Schramm-Sapyta Op-Ed: Sentencing Reform for ALL Addictive Drugs

May 29, 2018

"New opiate policies can help NC prepare for next epidemic," an op-ed written by DIBS Chief Operating Officer Nicole Schramm-Sapyta, PhD., appeared in the May 29 edition of the Durham Herald-Sun:

The North Carolina legislature's “Task Force on Sentencing Reforms for Opioid Drug Convictions” has started on a strong path toward smart policy in its early meetings. They’ve heard from experts on how the court system can help citizens with addiction, and examined statistics that show incarceration is more expensive and less effective than treatment for drug offenders.


Neuroscience Degree 'Opens New Doors' for Grads

May 14, 2018

A Duke Neuroscience degree opens new doors for graduates, Kevin S. LaBar, PhD, Co-Director of Undergraduate Studies in Neuroscience (NS), told attendees during opening remarks at the 2018 NS Diploma Ceremony in Page Auditorium on Sunday, May 13. The degree also, “positions our graduates to thrive in this new era” of collaborative research that offers many opportunities to impact society at large, he added.


'What Do You Know?' Neuroscience Major Asks in Graduation Remarks

May 10, 2018

Deeksha Mahotra, a graduating senior and Neuroscience major, didn't expect her speech to be selected for delivery during the 2018 Commencement--but it was! She delivered the speech on Sunday, May 13, during the main ceremony at Wallace Wade Stadium. Read the Duke Chronicle story HERE. You can watch and listen to the speech HERE.




White Discusses Dualities of Human Brain during Stanford Event

May 9, 2018

Leonard White, PhD, Associate Professor of Neurology in the Duke School of Medicine and DIBS Associate Director for Education, spoke during the 2018 International Health Humanities Consortium Conference at Stanford University. The event, held April 20-22, was celebrated the 200th anniversary of Mary Shelley’s Frankenstein through an exploration of medically based ethical dilemmas and an examination of the relevance of Frankenstein in moral imagination today.


Marcus Center for Cellular Cures Established by School of Medicine

May 9, 2018

Duke School of Medicine Dean Mary Klotman, MD, has announced the launch of a new center designed to bring together physicians and faculty from medicine and engineering to develop therapies for brain disorders such as autism. The Marcus Center for Cellular Cures will be directred by Joanne Kurtzberg, MD, Jerome S.


Studies: Video Games, Exercise Improve ADHD Symptoms

May 9, 2018

Studies done by Scott Kollins, PhD, and colleagues suggest the non-pharmacologic interventions of video games and exercise improve attention and reaction time in children with Attention-Deficit/Hyperactivity Disorder. (ADHD) Kollins is a DIBS Faculty Network Member and Professor of Psychiatry and Behavioral Sciences. He also directs the Duke ADHD Program. More about the studies may be found HERE.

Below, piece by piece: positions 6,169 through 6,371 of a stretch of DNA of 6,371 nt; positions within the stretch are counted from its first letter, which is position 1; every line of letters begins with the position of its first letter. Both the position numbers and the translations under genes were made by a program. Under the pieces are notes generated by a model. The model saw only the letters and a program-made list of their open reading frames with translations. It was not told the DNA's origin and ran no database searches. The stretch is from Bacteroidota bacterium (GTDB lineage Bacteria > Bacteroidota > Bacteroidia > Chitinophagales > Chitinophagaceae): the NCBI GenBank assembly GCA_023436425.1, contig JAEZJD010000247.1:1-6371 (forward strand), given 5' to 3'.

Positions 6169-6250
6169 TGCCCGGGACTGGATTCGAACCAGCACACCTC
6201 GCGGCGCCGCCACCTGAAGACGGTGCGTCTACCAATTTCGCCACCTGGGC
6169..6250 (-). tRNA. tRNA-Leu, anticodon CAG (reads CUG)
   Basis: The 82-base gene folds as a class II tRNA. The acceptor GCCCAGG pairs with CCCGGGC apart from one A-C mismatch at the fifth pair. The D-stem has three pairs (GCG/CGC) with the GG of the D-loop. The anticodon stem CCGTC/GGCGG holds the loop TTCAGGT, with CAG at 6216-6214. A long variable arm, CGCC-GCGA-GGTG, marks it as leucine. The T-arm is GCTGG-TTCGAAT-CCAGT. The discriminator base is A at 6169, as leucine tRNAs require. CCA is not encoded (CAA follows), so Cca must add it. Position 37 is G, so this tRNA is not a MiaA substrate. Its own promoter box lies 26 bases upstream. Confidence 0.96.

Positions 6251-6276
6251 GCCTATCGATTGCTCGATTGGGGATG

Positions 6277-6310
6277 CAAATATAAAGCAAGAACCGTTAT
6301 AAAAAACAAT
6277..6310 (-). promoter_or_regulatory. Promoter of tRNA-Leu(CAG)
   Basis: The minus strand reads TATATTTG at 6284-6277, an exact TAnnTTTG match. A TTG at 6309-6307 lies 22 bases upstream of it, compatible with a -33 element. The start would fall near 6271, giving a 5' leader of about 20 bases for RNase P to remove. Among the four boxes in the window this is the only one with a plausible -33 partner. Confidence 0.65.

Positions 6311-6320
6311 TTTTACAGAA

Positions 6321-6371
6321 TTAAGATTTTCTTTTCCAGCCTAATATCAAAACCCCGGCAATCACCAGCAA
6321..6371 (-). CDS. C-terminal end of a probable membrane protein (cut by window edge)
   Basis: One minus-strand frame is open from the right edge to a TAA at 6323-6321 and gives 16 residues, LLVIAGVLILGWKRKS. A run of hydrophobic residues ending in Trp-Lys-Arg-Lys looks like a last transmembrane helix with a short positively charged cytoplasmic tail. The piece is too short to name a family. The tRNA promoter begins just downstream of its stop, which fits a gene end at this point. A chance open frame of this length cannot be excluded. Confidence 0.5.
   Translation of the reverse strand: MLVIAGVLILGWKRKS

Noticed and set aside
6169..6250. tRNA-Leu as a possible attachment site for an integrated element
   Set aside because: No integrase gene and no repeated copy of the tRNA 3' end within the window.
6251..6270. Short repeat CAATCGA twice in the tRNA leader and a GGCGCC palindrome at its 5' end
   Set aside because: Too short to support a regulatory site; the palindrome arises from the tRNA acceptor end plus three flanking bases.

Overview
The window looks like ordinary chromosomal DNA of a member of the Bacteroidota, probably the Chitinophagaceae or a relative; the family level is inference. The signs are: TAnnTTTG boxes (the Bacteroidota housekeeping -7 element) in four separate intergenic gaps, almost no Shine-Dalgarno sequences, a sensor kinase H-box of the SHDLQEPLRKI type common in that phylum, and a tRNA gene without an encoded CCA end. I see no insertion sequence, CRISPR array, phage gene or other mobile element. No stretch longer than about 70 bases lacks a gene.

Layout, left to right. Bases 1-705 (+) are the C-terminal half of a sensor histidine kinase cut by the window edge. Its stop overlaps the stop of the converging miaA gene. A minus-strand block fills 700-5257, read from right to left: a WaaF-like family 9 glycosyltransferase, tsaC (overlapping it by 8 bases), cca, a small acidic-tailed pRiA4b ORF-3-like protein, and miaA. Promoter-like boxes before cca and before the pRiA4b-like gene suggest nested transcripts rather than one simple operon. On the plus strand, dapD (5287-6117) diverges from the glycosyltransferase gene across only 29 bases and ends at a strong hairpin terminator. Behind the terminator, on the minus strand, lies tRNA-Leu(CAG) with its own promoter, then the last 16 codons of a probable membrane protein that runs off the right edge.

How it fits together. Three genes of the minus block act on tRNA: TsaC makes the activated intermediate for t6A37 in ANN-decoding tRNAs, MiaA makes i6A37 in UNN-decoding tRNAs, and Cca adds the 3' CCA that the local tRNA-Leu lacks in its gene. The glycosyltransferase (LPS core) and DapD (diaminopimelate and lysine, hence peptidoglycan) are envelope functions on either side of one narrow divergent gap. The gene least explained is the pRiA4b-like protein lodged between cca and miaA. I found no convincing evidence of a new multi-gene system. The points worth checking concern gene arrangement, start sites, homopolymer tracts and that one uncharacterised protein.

Zucker: We 'Don't Quite Understand' Many Food Behaviors

May 9, 2018

Researchers continue to seek understanding of eating behaviors, but many are not well-understood, says Nancy Zucker, PhD, DIBS Faculty Network Member and Associate Professor of Psychiatry and Behavioral Sciences. Learn more in this online article on the website howstuffworks.com.


Fan Wang Receives Distinguished Professorship

May 3, 2018

From the Duke School of Medicine, May 3: Fan Wang, PhD, Professor of Neurobiology and a member of the DIBS Faculty Governance Committee, has been awarded a distinguished professorship by the School of Medicine. She was one of five receiving distinguished professorships, which recognize both exceptional achievement and the potential for future achievement.


Duke Event Brings Together Researchers, Policymakers

May 2, 2018

Researchers, policymakers and practitioners gathered at Duke May 1 to discuss how to strengthen working relationships and share evidence-based programs addressing the U.S. opioid crisis. The event, “State and Research University Partnerships in the Opioid Crisis,” was organized by Duke Policy Bridge, part of the Sanford School of Public Policy, and the Association for Public Policy Analysis & Management (APPAM).


Study: Virus Damage to Brain Cells May Spark Excess Fluid

April 26, 2018

A new study in Nature Communication reveals a surprising "Achilles heel" for brain cells that keep cerebrospinal fluid moving.

From Duke Today, "Brain Cell’s Achilles’ Heel May Prompt Hydrocephalus." Please click HERE for the rest of the story.

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